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Necklace retaining clasp
4358876 Necklace retaining clasp
Patent Drawings:Drawing: 4358876-2    
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Inventor: Colognori
Date Issued: November 16, 1982
Application: 06/211,733
Filed: December 1, 1980
Inventors: Colognori; Aldo (Cliffside Park, NJ)
Assignee: Colognori; Aldo (Hillsdale, NJ)
Primary Examiner: Sakran; Victor N.
Assistant Examiner:
Attorney Or Agent: Roberts; Ralph R.
U.S. Class: 24/616; 24/651
Field Of Search: 24/211R; 24/211P; 24/214; 24/110; 24/221K; 292/62; 339/252R
International Class:
U.S Patent Documents: 1012222; 1056452; 1082455; 1169693; 1603159; 2112247; 2271500; 2729799; 3085222; 3125396; 4087152
Foreign Patent Documents: 532894; 258659
Other References:









Abstract: A safety clasp for necklaces, bracelets and the like is provided with a leaf spring member having its ends canted outwardly so as to enter and engage receiving apertures formed in an outer member. Retaining rings are provided at each end of the separable clasp with the outer member having an outer tubular sleeve with an open and a closed end and with apertures formed intermediate its length. An inner member is slidable and rotatable within the outer member and carries the leaf spring by a spine member with said spring secured at its midlength at the inner end of the spine. Receiving means for the leaf spring is provided in and along the spine and a bias such as a coil spring is secured at the closed end and internal of the outer member to urge the inner member outwardly. A quarter-turn of this inner member is made to bring the ends of the leaf spring from in way of the apertures formed in the outer member.
Claim: What is claimed is:

1. A readily separable and joinable retaining clasp for a necklace, bracelet and the like, this clasp preferably of cylindrical configuration and including:

(a) an outer member which is generally tubular in configuration and having opposed apertures providing retaining means formed in the sidewalls thereof with said formed apertures intermediate the ends of said member, the tubular portion having afirst open end and a second end sufficiently closed to provide a retaining means at and in said second end;

(b) a bias means carried within the outer member and secured at the second end, this bias means adapted to slide within said tubular outer member to provide a thrust force toward the open end of the outer member when said bias means is movedtoward the second end;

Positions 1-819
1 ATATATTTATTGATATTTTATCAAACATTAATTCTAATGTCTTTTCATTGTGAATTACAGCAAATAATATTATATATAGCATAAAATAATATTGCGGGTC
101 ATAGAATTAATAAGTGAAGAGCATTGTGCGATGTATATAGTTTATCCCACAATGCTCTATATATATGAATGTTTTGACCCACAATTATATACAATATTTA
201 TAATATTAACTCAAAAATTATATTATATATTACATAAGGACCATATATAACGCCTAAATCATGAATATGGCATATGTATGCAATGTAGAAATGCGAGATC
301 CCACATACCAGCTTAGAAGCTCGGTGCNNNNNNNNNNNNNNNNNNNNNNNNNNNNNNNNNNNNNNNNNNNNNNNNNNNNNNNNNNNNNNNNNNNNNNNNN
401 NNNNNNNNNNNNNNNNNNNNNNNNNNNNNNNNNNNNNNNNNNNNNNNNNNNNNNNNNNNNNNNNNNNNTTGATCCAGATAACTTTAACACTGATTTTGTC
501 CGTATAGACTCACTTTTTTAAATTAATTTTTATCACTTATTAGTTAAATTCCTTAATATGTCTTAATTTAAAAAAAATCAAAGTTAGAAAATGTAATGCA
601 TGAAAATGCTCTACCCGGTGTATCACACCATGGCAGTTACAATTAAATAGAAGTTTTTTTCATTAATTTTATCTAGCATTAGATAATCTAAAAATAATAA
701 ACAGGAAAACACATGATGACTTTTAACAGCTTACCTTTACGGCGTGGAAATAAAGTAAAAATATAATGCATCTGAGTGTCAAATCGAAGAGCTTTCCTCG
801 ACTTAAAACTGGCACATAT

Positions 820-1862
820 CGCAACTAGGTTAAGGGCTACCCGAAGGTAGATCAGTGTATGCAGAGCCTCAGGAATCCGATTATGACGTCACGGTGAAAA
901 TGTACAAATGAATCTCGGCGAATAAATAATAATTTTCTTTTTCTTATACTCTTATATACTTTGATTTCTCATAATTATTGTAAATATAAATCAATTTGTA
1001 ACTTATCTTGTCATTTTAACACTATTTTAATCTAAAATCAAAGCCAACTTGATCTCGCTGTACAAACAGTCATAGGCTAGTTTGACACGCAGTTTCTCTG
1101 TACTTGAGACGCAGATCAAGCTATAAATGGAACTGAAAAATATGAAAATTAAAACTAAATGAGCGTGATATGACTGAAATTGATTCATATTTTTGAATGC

(c) at least one chain or string attaching means provided with and by said outer member;

(d) an inner member freely slidable and rotatable within the tubular configuration of the outer member, said inner member having a first and second end, said first end having at least one chain or string attaching means provided therewith andwith said second end having a leaf-type spring retaining means provided and formed thereon;

(e) a U-shaped leaf-type spring having its extending leg portions slightly canted outwardly so that the legs extend outwardly at least slightly more than the inner diameter of the tubular portion of the outer member, the extending leg portionsless in length than the tubular portion of the outer member when in an assembled condition, said extending leg portions having each leg formed with a further outwardly extending portion sized and shaped so as to enter and engage one of the opposedapertures when brought in way thereof;

(f) means for securing said U-shaped leaf-type spring at its midportion to said inner member at or near its second end and in said leaf-type spring retaining means so that the leg portions of said U-shaped leaf-type spring are movable outwardlyto engage the tubular portion of the outer member and with the unsecured and further outwardly extending portions of said U-shaped leaf-type spring adapted to enter and be retained in said opposed aperture retaining means, and

(g) means for providing in the sides of the inner member recesses into which the leg portions of the U-shaped leaf-type spring may enter during insertion of the inner member into said outer member for retention, whereby the insertion of the innermember into the outer member causes the leg portions of the U-shaped leaf-type spring to be canted inwardly to slide within the inner diameter of the tubular portion and by manipulation the further outwardly extending leg portions of the U-shapedleaf-type spring are caused to enter the opposed formed apertures and the bias means engages and urges the inner member outwardly and disengagement is easily achieved by moving the inner member against said bias until the further outwardly extendingportions of the U-shaped leaf-type spring are cammed from the formed apertures and a rotative motion moves the further outwardly extending portions of the U-shaped leaf-type spring from in way of the formed apertures and disengagement is achieved.

2. A clasp as in claim 1 in which the outer member has a closed end and in which the chain or string attaching means is a ring-type member secured at its closed end.

3. A clasp as in claim 1 in which the tubular portion of the outer member is formed with at least one longitudinal guide adapted to engage an extending leg portion of the leg of the U-shaped leaf-type spring and guide said extending leg portionof said U-shaped, leaf-type spring toward and to an aperture formed in the outer member.

4. A clasp as in claim 1 in which the outer portion has at its second end a cap portion and having said cap portion secured to the tubular portion.

5. A clasp as in claim 1 in which the bias means carried within the outer member is a coil spring of metal.

6. A clasp as in claim 1 in which the means provided in the sides of the inner member are flats in the sides of an extrusion.

7. A clasp as in claim 1 in which the inner member is of a tubular construction and in opposed sides there are formed opposed recesses into which the leg portions of the U-shaped leaf-type spring may enter during insertion and manipulation.